Plate. Deb surrounded a mound of quinoa with a wreath of broccoli rabe studded with fried cubes of tofu  and we are so local to one another the meal was memorable.


Eat with additional discussion.

Saturday, April 24, 2010

Event of the Week: Sunday in Pulaski Park with Goats

Earth Day....
Demonstrations on bicycle repair, clotheslines, cloth diapering, backyard chickens, composting and urban gardening as well as baby goats, trash-sorting games for kids and puppets....... 
This Sunday, 4/25 from 11 am to 4 pm in Pulaski Park, 
Northampton, MA


"BREAD CAN BE BLOWN AWAY......" Hannah D'Alessandro


"Bread," took first prize two weeks ago at the Hungry Ghost Annual Poetry Contest in Northampton, MA. When asked where she gets her inspiration for her poem, six-year-old Hanna said "It's just something I am working on at school..."  




Bread
Bread is like a flying saucer
When you cut it
And it falls to the ground.
Bread is adored by all creatures
Squirrels, moose, deer,
Crabs, mermaids, oysters,
Starfish, chipmunks.
But sometimes when your window is opened
And the wind is blowing
Bread can be blown away.
So tomorrow morning,
When you get breakfast,
Make sure your window is not
Opened. 
 
      --Hannah D’Alessandro 


 

Friday, April 23, 2010

Veggie Star Appearance in the Valley

Hadley grass, so prized, so loved, so chronicled in the Valley that some folks can actually taste on which side of the river it is grown. Like with wine, terroir makes a difference.

This time of year there are recipes galore for this New England perennial. In one, the asparagus is transformed into ice cream (!) and then piped into the beginning of the season, keep it simple to best taste this shining star of Hadley, lo these many decades. Recipes requiring asparagus to be transformed into ice cream that gets piped into endive. Another recipe suggests bundling up asparagus into parchment paper to bake in a slow oven. Why not? But maybe later in the season when the sensory impact has taken its initial toll.

What

Forage asparagus at a farmers' market or at a stand in Sunderland on the river, or Atkins, Serios or foraged from a spot near the oxbow. Look for skinny spears encased in weeds.

How

Merely break off the ends...let the vegetable show you where. No knife necessary. Clean gently with water, dry and coat with olive oil.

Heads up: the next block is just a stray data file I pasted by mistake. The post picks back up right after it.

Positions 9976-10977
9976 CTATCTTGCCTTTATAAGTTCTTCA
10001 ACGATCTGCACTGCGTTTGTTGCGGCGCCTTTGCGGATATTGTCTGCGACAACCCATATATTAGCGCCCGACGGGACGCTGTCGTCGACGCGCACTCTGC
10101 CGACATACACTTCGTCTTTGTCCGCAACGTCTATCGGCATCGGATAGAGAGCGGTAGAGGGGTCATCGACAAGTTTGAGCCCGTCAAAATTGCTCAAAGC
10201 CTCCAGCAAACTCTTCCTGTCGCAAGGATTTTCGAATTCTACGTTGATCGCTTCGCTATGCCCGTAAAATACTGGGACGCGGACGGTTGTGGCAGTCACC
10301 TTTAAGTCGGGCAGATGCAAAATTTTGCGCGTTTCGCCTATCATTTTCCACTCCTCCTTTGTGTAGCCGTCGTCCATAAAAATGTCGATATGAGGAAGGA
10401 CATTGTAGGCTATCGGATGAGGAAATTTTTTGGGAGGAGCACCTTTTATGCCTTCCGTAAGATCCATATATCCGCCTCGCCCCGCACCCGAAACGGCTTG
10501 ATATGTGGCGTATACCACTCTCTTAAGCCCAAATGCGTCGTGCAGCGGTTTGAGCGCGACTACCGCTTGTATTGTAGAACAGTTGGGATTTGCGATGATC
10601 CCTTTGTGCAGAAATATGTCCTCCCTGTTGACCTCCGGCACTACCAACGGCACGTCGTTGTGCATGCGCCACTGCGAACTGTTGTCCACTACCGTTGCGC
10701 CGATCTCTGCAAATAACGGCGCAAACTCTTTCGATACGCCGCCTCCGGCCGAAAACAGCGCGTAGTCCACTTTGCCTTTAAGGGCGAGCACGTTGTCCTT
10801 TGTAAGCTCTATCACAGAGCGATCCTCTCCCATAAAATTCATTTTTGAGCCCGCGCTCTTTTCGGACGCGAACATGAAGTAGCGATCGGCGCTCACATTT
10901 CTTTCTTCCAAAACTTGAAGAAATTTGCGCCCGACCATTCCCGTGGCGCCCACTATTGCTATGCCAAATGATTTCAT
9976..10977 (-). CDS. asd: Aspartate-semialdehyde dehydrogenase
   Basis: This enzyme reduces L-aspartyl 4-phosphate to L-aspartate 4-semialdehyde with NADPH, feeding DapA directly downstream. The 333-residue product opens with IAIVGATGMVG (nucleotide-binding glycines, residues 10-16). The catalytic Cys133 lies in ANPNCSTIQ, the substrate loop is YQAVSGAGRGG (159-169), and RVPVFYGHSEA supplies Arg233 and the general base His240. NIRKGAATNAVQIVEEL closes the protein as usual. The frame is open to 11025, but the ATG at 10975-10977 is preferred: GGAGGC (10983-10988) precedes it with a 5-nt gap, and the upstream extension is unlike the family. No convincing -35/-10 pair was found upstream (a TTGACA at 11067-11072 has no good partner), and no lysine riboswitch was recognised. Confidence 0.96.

Put on a baking sheet and broil until browned or cook fast and hot in a skillet on top of the stove or on the grill. Come up with a way to prevent the spears from falling in.

You can boil it but do it fast and take the spears out (thin after 4 min, fat after around 6 min) and run them under cold water or plunge in ice or a cold mountain stream to stop the cooking. This will maintain color, flavor and nutrients.

Tuesday, April 20, 2010

Deadline for readers from author of "Diet for a Small Planet"

At a lecture yesterday at Smith, Frances Moore Lappe, spoke of a city where people are planting food everywhere, just in case they run out. They are even planting food in graveyards. Francis Moore Lappe wrote Diet for a Small Planet when she was 26. This is a photo of her at the time when she was musing on the phenomenon of hunger amidst abundance. In the Opening Note of her new book she writes, "...the world is in the grip of a financial crisis that's created 100 million new victims of hunger - pushing the total over one billion, higher than ever in history. Andrew Simms of the New Economics Foundation in London tells us that "[we]e could literally be nine meals from anarchy and we are still in denial...."

She follows with "Are you scared? I know I am."  Now she is a sleek, sixty something person with the moves of a dancer and the energy of a lioness protecting her cubs. We are her cubs and she is tireless. In her new book, "Liberation Ecology," her 16th, she recommends that we learn to think like an ecosystem and to do that some reframing has to happen. She poses disempowering ideas such as: "No Growth is the Answer!"  After each idea is a "reframe" which in this case "Since what we've been calling "growth" is largely an economics of waste and destruction, let's call it that. Let's reserve "growth" to describe that which aligns with nature's rules to promote greater health....."

(During the lecture in the Weinstein Auditorium, a student sitting in front of me across the aisle put down his notebook and began taking off his sneakers off, one at a time. Then he took off his socks.  He held one up and smelled it thoughtfully. I guess that's normal.)

What is not normal is that Frances Moore Lappe's new book is in limited edition. There were only 1500 copies printed and her intent is to get feedback from readers before she publishes a final draft. Responses due no later than May 1, 2010! Her plan is to re-frame and edit the book based on reader ideas. The book can be ordered at smallplanet.org.

How's that for thinking like an ecosystem?

Friday, April 16, 2010

Recipe of the Week: Fiddleheads

Ostrich fern fiddleheads pair very nicely with grilled fish and horseradish cream sauce.